“Pillows show your personality in a fun way, much like art and décor and textiles,” says textile designer John Robshaw, known for his indigo, hand-blocked and ikat-printed cushions. “A sofa with a cushion on each corner is really boring. Express your personality and add different styles, colors and sizes.”
Beth Diana Smith, a designer from New Jersey, agrees. “The worst thing is a matchy-match look, like a green sofa with green cushions,” she says. “It feels lazy and unimaginative and creates a very boring look. The goal is to make your pillows feel curated.”
Your room will look more elegant with groupings of decorative pillows (sometimes called “throw” or “throw” pillows to distinguish them from bed pillows) in the middle of a sofa or at either end.
“The right and left sides of the sofa don’t have to match,” says Nicole Fisher of BNR Interiors in New York. “It’s an easy way to introduce a small pattern without a lot of fuss.” And remember: Designers often say odd-numbered groups are best, so choose three, five, or seven pillows, depending on whether you have one have a small loveseat or an oversized sofa.
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If you’re not comfortable mixing and matching on your own, some manufacturers, including Robshaw, offer pillow bundles: an assortment of pieces (often three to five) chosen by a professional because they go well together.
Pillows are available from many retailers and from Etsy manufacturers. You can also buy fabric and sew it yourself or have it made by a local artisan. Smith likes the selection at Jungalow as well as the extensive options at HomeGoods. Fisher likes the off-the-shelf cushions from CB2, Crate & Barrel and RH.
We asked Robshaw, Smith and Fisher for ideas on how to strengthen your pillow game. Here are five tips.
Treat your sofa like a canvas
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A cream or gray sofa is the perfect neutral for pairing cushions that express your style. If you like a calming natural color palette, stick to the tone of your upholstery and add interest with cushions of different shapes and textures, weaves, tweeds and tone-on-tone prints, says Robshaw. If you are not afraid to go bold, choose one color and then experiment with several shades of that color. Or mix multiple colors that pick up hues from other objects in the room. “The most important thing is to make sure all of your pillows are a cohesive color,” says Fisher.
Consider the function of the sofa
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If the sofa is for lounging and watching TV, make sure you have comfortable cushions with washable cotton or linen covers. Also think about pets and children; for example, a thick knit or faux fur isn’t ideal for someone with cats, and silk or velvet aren’t great choices if you have kids who eat on the sofa.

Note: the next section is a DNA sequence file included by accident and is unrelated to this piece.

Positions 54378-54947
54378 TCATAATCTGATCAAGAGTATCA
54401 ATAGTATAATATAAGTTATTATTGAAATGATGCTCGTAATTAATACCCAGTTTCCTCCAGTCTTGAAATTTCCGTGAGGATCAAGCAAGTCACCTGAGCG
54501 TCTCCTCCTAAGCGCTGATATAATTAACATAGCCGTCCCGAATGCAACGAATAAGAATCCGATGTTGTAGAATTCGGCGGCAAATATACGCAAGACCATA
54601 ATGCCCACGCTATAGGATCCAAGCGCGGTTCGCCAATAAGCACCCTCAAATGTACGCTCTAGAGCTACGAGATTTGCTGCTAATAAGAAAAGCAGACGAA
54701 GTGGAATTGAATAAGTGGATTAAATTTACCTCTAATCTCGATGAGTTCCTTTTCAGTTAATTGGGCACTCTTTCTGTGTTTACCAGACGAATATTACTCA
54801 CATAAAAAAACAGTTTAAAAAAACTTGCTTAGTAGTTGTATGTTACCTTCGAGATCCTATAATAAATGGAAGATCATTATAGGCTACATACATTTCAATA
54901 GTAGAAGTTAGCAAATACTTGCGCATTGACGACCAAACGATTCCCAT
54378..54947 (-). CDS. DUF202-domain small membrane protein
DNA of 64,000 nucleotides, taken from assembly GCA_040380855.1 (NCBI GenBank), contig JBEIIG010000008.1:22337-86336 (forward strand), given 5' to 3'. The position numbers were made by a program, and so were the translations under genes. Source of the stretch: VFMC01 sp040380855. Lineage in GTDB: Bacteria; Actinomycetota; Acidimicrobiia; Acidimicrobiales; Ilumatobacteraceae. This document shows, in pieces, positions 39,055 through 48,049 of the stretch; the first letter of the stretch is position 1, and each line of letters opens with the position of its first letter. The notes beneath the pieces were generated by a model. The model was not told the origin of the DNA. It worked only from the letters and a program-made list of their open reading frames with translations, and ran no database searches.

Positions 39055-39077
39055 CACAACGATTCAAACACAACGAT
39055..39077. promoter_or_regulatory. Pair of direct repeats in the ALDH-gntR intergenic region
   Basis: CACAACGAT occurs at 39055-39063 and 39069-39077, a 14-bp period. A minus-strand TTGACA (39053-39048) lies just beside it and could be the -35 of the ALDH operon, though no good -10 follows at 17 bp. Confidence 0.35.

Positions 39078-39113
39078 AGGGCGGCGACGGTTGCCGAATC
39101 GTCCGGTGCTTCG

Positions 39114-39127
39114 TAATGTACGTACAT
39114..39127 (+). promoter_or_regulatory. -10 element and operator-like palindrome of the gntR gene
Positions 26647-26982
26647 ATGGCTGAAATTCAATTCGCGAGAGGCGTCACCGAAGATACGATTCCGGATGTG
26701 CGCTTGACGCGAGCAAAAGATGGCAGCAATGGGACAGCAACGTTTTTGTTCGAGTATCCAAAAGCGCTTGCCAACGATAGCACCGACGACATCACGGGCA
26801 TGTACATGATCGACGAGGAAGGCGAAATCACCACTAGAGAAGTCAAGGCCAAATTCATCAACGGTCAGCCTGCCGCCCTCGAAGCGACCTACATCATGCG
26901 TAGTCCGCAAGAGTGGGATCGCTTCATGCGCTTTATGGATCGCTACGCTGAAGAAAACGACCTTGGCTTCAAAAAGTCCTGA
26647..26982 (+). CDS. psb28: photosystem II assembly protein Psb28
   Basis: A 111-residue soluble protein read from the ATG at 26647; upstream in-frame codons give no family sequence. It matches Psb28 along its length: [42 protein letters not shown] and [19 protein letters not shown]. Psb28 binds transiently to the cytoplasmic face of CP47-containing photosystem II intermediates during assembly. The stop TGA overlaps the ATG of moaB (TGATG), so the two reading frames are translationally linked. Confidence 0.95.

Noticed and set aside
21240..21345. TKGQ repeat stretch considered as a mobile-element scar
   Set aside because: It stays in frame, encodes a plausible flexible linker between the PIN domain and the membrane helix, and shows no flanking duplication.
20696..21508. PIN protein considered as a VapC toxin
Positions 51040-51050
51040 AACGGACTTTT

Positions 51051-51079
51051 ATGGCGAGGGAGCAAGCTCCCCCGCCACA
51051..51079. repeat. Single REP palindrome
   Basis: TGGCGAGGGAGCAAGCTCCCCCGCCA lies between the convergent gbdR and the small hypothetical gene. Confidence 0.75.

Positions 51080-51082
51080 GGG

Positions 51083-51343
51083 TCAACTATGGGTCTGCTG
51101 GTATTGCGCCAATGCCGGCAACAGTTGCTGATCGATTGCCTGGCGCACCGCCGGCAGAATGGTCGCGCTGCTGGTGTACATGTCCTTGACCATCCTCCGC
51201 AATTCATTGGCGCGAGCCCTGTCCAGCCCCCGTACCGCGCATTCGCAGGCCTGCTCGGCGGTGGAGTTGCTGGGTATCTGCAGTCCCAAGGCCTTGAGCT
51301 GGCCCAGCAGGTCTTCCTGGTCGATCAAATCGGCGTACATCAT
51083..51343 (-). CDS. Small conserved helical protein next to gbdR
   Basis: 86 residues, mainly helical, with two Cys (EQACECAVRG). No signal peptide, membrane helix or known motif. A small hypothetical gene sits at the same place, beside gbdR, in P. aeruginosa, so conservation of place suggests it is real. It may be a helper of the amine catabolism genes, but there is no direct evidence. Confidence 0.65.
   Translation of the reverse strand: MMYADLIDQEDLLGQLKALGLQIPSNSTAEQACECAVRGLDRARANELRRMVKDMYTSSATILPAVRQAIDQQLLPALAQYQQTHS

“On sofas, people often opt for smaller cushions. I like going bigger,” says Robshaw, who is a fan of 26-inch square pillows. “Increasing your cushions on a sofa is fun and dramatic. It’s more comfortable to have a big pillow behind you,” he says. If you have a long sofa, vary the shapes. A rectangular or kidney-shaped pillow allows you to “make a change in size and make it visually exciting,” says Robshaw. A statement shape that has recently surfaced on Instagram is a ball. Check out CB2’s velvet ball or Athena Calderone’s spherical shearling pillow from Crate & Barrel.
Don’t use the same fabric and color as your upholstery
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Smith says a green velvet sofa doesn’t look good with green velvet pillows; also no black leather sofa with black leather cushions. She blames furniture retailers for promoting this matchy-match look because many still include two matching cushions in the same fabric and color when buying a sofa. Smith suggests being more careful with your choices and looking for other materials, colors, or patterns. On a leather sofa, velvet cushions will soften the look. On velvet sofas, it tends to contrast with cotton and woven materials.
Take your time arranging them
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Arranging pillows is like creating a gallery wall, says Robshaw. “They put different sizes together and decide what looks chic next to what or which color looks good next to the other,” he says. “It’s a process.” You could make the process fun and get other opinions by throwing a pillow party: Buy a bunch of pillows you like, regardless of whether they’re related in color or theme, and invite one or Invite two friends to a demo and try different size combinations. Return anything that doesn’t work. Smith says it’s important to test the pillow combinations you can think of, especially if you’re mixing prints, which can be tricky. “Be sure to vary the size of the patterns. They can’t all be large prints; you have to mix small, medium and large,” says Smith. “It’s even difficult for a designer to imagine how cushions will work together without trying it out. You have to see it with the sofa.”